Work-Life Balance in Startups

There Is No Work-Life Balance in Startups

OK, I’m tired of hearing the work-life balance commentary and nonsense. Over the 16 years I have been doing startups, there have been countless articles written on how you can balance work and life all of the time, specifically when referencing startups and early stage companies where the push for company viability and survival is so critical and demanding. Well, let me give everyone some advice and insight:

THERE IS NO WORK-LIFE BALANCE when starting or running a startup, especially if you are married and have children. Tweet: THERE IS NO WORK-LIFE BALANCE when starting or running a startup - http://bit.ly/291A28J via @michaelraeford

But, there is hope.  The thing we should focus on is managing the imbalance of work-life balance. Let me explain.

On one hand, there will be lots of instances where working at a startup gets crazy and hectic. Your task backlog will grow every hour making it seem like nothing ever gets done. You may have to work a few 18 – 20 hour days or pull a few 24-hour all-nighters with no sleep when you are launching a new feature or product. You might be chasing a big deal that could change the trajectory of your company, or embarking on the never ending fundraising dance. Whatever it is, your work seems to never end, ever!

On the other hand, when your work life seems to be reaching normal levels (or not), there will be days where your personal and family life get hectic and tip the scales the other way. It could be end of school projects or sports with your children, planning for your significant other’s birthday festivities, death in the family, providing care for your elderly mother or father, relationship troubles that need intense and active attention. Or the fact that you simply need to get some extra rest because you’re exhausted from being a parent. The list goes on and on and on.

The key is there is rarely balance on both sides when working with startups and living life. So, when there is mutual balance, cherish those moments like unicorn mermaids.Tweet: When there is mutual balance between work & life, cherish those moments like unicorn mermaids. - http://bit.ly/291A28J via @michaelraeford You will not see many like it on a consistent basis when working in an early stage startup. The startup and life journey are roller coasters but it’s all about managing the imbalance of work-life balance.

So how do you manage the imbalance? You should intentionally create days, called reset days (outside of your normal vacation days), whereby you can rest and slow down the pace. For example, a reset day may consist of you leaving work early and catching a movie with your significant other or by yourself. Or you may sleep late one morning and come in around 11 or 12.  Or you may work on one or two low intensity items and leave the office like normal 9-to-5ers do. With children, things can be even more hectic, so setting the kids up on playdates or sleepovers so that you can reset and rest is always a good move. Having grandparents close by that you can occasionally drop the kids off with for a few hours or overnight is the best gift an entrepreneur could ever wish for.  Over time, your reset days, in addition to your vacation days, will create the illusion of balance and give you the rest and peace of mind to continue the startup and life grind without burning out.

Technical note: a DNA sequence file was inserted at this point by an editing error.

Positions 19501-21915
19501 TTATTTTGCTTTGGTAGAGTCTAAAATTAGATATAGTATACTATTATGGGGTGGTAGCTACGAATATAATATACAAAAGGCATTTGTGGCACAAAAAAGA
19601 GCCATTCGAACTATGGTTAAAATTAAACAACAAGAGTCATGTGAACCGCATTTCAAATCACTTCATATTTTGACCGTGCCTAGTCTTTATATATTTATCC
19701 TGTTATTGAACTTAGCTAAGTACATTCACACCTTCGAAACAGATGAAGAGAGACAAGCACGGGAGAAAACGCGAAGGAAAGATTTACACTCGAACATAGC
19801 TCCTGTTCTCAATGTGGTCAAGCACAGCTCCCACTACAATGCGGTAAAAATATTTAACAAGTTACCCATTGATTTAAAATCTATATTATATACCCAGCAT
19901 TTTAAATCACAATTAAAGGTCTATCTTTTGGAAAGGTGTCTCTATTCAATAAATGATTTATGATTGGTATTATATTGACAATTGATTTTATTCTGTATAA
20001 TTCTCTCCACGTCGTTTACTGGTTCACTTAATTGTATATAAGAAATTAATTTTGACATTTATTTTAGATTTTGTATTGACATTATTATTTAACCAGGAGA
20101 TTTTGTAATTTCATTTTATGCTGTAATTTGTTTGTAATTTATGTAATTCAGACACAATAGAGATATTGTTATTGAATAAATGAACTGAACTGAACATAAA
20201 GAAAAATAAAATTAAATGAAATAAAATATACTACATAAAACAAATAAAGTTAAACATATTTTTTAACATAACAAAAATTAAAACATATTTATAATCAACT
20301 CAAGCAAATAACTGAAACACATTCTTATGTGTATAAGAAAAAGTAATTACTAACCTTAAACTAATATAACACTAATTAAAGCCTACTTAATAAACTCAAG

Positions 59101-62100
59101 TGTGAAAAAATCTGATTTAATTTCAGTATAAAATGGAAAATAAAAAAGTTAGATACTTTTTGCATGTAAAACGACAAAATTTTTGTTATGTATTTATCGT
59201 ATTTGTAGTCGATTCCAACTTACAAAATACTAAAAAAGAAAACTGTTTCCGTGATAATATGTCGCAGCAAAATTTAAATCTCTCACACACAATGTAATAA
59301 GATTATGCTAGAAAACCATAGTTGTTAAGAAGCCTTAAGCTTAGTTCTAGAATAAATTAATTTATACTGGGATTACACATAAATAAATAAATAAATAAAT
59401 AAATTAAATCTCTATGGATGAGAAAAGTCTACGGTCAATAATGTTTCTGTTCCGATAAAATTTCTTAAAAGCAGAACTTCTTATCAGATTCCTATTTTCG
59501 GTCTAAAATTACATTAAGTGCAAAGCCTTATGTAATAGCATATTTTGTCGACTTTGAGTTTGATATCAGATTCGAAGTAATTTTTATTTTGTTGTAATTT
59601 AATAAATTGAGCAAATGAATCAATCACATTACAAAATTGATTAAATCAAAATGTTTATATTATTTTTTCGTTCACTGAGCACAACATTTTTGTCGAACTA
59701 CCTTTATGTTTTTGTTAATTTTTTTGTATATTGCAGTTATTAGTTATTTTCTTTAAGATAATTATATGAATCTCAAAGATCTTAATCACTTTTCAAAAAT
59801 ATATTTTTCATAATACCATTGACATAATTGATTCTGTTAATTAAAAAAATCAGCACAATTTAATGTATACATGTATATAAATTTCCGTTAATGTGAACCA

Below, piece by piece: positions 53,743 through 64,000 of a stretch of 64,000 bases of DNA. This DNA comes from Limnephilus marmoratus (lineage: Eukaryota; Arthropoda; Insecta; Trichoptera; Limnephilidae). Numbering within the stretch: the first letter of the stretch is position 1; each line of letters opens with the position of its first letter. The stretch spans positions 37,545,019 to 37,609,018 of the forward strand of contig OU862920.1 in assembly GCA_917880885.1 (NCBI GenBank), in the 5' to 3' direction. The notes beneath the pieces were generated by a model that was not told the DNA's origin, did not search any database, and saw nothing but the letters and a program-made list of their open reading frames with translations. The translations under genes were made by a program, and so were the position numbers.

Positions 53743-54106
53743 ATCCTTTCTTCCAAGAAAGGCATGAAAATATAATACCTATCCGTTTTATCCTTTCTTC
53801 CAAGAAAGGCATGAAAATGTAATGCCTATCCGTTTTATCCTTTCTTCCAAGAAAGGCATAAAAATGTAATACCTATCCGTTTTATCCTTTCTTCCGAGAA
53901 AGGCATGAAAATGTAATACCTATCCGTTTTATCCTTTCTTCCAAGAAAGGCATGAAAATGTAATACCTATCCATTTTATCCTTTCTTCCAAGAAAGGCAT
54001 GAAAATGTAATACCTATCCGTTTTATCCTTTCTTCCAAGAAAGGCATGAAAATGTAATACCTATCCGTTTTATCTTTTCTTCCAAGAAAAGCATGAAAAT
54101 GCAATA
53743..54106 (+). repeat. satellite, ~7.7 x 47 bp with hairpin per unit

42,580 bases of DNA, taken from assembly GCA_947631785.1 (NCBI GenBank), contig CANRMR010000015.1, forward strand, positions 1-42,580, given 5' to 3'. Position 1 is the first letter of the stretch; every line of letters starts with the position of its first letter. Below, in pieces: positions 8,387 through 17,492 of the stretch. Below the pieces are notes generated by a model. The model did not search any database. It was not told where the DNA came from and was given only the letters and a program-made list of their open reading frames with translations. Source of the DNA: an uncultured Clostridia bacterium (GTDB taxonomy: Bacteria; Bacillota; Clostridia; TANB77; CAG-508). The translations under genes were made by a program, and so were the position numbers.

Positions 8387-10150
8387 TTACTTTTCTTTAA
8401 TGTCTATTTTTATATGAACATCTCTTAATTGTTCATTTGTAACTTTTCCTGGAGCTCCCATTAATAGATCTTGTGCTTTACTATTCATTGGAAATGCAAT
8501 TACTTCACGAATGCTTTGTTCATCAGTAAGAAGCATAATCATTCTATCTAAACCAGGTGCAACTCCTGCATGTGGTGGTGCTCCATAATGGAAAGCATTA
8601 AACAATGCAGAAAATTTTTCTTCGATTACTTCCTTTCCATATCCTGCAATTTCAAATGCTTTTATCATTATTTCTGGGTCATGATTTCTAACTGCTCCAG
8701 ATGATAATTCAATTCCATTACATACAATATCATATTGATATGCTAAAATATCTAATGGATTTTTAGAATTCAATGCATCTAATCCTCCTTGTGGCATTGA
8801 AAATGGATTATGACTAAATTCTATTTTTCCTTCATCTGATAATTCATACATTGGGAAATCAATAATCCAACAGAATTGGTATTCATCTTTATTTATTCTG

Another suggestion is to average no more than 48 – 56 work hours per week per month.  I know you’re thinking, “There is no way I’m working an extra one to two days a week!”.  Well, unfortunately, it simply happens by brute force in most startups, particularly during the early stages of a startup. This 48 – 56 hour monthly work week average includes hectic weeks and light weeks in a given month, late night and weekend hours, time you spend prepping for the next day, and hours you spend planning/thinking about the business.  So if you’re like me, you’ll probably work an hour or two at night after the kids and significant other are asleep, work a few hours over the weekend, respond to emails at night and spend some time prepping for the next day before you go to bed or before you get into the office.  So when you add all of that time up, your work week hours increase pretty quickly.

For example, a typical work month might look like this: you work 70 hours one week launching a new product or feature, 50 hours the next week dealing with the launch issues, 40 hours the following week as the bugs are fixed and things begin to calm down, then 35 hours the last week of the month when things are actually calm and you create some reset days. That averages out to about 48 hours a week for the month, which is the max hours most people should work in order to maintain some level of a healthy life outside of work, particularly those of us who have children. Your weekly hours will obviously be different than the example above but you get the point.

So, don’t be ashamed or feel guilty when you have to work an 80-hour week or pull an all-nighter, then leave early on a few reset days the following week. It’s OK.  Don’t be ashamed or feel guilty when you have to leave the office early for dinner while the rest of the team is still there, or arrive in the office at 11 AM after working until 3 AM, or leave the office early for a middle school basketball game your child is playing in. It’s perfectly alright. Your work-life peaks and valleys will all normalize and somewhat balance each other out overtime if you are intentional in doing so. Just make sure you’re creating reset days that help balance your hectic days. Remember to manage the imbalance of work-life balance! Tweet: Remember to manage the imbalance of work-life balance! - http://bit.ly/291A28J via @michaelraeford

MDR

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